What is Indirect ELISA?
Indirect ELISA (Enzyme-Linked Immunosorbent Assay) is an immunological technique used to detect the presence and quantity of a specific antibody in a sample. The process involves coating a solid surface such as a microplate with the antigen of interest. The sample containing the antibody is then added to the coated surface, where it binds to the antigen.
Next, a secondary antibody labeled with an enzyme and specific to the primary antibody is added to the surface. The secondary antibody binds to the primary antibody forming an antigen-antibody-enzyme complex. After washing away unbound secondary antibody, a substrate solution is added that reacts with the enzyme to produce a detectable signal, typically a color change.
The signal generated is proportional to the amount of the primary antibody in the sample. Therefore, Indirect ELISA is a quantitative assay that can be used to measure the concentration of the antibody in the sample.
Indirect ELISA is a highly sensitive and specific technique that can be used to detect the presence of a wide range of antibodies. It is particularly useful in the detection of autoimmune diseases, such as rheumatoid arthritis and systemic lupus erythematosus, and in monitoring the immune response to infections or vaccinations.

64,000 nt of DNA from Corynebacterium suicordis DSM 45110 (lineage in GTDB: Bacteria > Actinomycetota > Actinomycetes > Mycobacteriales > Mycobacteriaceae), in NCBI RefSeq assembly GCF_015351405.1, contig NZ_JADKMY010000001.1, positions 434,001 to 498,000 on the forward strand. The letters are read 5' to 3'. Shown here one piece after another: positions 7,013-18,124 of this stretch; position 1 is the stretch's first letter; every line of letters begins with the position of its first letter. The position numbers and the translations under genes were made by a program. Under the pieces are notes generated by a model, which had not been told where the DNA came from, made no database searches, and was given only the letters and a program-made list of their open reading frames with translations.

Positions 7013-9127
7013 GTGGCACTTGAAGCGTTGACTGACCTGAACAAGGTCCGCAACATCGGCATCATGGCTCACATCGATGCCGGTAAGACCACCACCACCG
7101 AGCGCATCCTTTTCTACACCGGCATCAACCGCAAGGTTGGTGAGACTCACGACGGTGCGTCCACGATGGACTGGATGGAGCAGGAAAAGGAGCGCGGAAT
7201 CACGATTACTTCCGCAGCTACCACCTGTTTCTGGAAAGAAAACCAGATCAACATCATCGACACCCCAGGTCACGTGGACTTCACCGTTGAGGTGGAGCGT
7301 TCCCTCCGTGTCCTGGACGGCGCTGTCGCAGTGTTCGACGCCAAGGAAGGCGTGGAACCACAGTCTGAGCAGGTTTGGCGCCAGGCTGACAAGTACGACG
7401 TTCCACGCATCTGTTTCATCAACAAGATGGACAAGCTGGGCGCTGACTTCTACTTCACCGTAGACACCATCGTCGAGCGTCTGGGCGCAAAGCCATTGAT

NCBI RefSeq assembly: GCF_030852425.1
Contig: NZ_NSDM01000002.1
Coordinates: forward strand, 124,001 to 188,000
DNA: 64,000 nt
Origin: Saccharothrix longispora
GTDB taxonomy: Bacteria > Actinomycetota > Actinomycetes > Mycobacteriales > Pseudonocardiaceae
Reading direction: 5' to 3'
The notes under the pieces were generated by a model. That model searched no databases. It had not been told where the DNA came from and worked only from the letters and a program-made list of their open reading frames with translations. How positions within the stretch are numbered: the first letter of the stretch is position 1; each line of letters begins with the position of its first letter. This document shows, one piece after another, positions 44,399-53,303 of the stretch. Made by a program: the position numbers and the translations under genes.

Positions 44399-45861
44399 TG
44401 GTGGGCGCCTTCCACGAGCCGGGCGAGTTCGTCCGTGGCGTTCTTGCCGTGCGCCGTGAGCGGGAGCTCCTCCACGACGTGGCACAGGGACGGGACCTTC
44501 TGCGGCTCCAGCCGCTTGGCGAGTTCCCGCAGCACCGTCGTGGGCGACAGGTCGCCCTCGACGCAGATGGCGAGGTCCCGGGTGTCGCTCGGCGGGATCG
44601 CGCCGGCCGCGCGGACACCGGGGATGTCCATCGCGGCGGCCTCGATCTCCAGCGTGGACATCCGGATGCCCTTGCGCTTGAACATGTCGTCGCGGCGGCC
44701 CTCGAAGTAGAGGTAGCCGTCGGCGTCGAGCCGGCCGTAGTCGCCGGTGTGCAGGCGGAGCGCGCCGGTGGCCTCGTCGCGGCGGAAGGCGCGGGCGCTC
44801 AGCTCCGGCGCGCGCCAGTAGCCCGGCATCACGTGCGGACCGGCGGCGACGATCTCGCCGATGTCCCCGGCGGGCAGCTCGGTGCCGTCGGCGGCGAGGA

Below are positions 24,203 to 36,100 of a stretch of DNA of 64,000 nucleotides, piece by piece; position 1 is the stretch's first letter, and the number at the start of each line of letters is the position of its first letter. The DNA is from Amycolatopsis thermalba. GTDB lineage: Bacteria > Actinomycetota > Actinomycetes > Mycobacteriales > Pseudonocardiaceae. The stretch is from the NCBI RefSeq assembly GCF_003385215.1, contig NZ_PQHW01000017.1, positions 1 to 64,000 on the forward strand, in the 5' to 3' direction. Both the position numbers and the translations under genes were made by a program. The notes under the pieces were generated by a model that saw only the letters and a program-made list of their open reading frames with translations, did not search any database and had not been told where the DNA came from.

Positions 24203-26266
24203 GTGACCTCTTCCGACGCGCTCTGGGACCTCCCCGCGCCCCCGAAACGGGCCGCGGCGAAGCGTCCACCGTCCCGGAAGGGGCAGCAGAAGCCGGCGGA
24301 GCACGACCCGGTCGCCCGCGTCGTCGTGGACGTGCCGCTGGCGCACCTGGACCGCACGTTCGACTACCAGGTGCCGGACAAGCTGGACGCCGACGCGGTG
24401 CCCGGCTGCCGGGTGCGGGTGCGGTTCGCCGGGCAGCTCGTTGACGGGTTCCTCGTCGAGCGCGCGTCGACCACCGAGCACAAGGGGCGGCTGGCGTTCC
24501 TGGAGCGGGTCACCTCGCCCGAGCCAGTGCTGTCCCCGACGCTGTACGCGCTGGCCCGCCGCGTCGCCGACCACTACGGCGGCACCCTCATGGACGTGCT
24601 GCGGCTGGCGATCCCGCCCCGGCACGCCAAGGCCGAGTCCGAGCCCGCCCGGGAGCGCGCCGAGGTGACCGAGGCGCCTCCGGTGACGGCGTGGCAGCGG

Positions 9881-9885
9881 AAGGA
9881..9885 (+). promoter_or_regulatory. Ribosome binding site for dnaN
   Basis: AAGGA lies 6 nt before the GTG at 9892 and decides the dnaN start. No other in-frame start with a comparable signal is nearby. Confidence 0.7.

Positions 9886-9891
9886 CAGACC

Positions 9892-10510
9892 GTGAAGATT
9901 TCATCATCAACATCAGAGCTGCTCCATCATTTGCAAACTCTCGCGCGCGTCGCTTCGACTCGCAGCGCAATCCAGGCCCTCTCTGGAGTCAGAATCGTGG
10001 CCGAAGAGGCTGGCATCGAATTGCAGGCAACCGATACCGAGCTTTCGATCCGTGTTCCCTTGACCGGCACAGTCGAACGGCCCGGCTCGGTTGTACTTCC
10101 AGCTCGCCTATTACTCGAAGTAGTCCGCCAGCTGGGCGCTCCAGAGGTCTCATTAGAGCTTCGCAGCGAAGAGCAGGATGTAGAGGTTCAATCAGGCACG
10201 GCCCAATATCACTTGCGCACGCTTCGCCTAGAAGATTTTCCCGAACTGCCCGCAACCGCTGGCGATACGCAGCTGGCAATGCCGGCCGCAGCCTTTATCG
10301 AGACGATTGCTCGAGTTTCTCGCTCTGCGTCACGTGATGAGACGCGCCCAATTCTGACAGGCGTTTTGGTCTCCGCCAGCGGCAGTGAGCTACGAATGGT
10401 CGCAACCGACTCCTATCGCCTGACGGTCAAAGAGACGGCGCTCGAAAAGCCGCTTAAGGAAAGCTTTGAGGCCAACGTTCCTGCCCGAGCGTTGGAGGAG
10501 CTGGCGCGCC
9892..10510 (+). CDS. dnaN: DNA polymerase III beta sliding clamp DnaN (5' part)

- Coating buffer (e.g., carbonate-bicarbonate buffer)
- Blocking buffer (e.g., 5% BSA in PBS or 3% milk in TBST)
- Primary antibody (diluted in blocking buffer)
- Secondary antibody conjugated with HRP (diluted in blocking buffer)
- Substrate solution (e.g., TMB or DAB)
- Stop solution (e.g., 2M H2SO4 or 2M HCl)
- Wash buffer (e.g., PBS or TBST)
1. Dilute the primary antibody in the blocking buffer at the desired concentration.
2. Coat the wells of a 96-well ELISA plate with the antigen or capture antibody in the coating buffer at 4°C overnight or for 2 hours at room temperature.
3. Wash the plate 3 times with the wash buffer to remove any unbound antigen or antibody.
4. Block the plate with the blocking buffer for 1-2 hours at room temperature to prevent non-specific binding.
5. Add the diluted primary antibody to each well and incubate for 1-2 hours at room temperature or overnight at 4°C.
6. Wash the plate 3 times with the wash buffer to remove any unbound primary antibody.
7. Add the diluted secondary antibody conjugated with HRP to each well and incubate for 1 hour at room temperature.
8. Wash the plate 3 times with the wash buffer to remove any unbound secondary antibody.
9. Add the substrate solution to each well and incubate for 10-30 minutes at room temperature in the dark.
10. Add the stop solution to each well to terminate the reaction.
11. Measure the absorbance of each well at the desired wavelength using a microplate reader.
Note: The exact protocol may vary depending on the specific antibodies, substrates, and assay conditions used.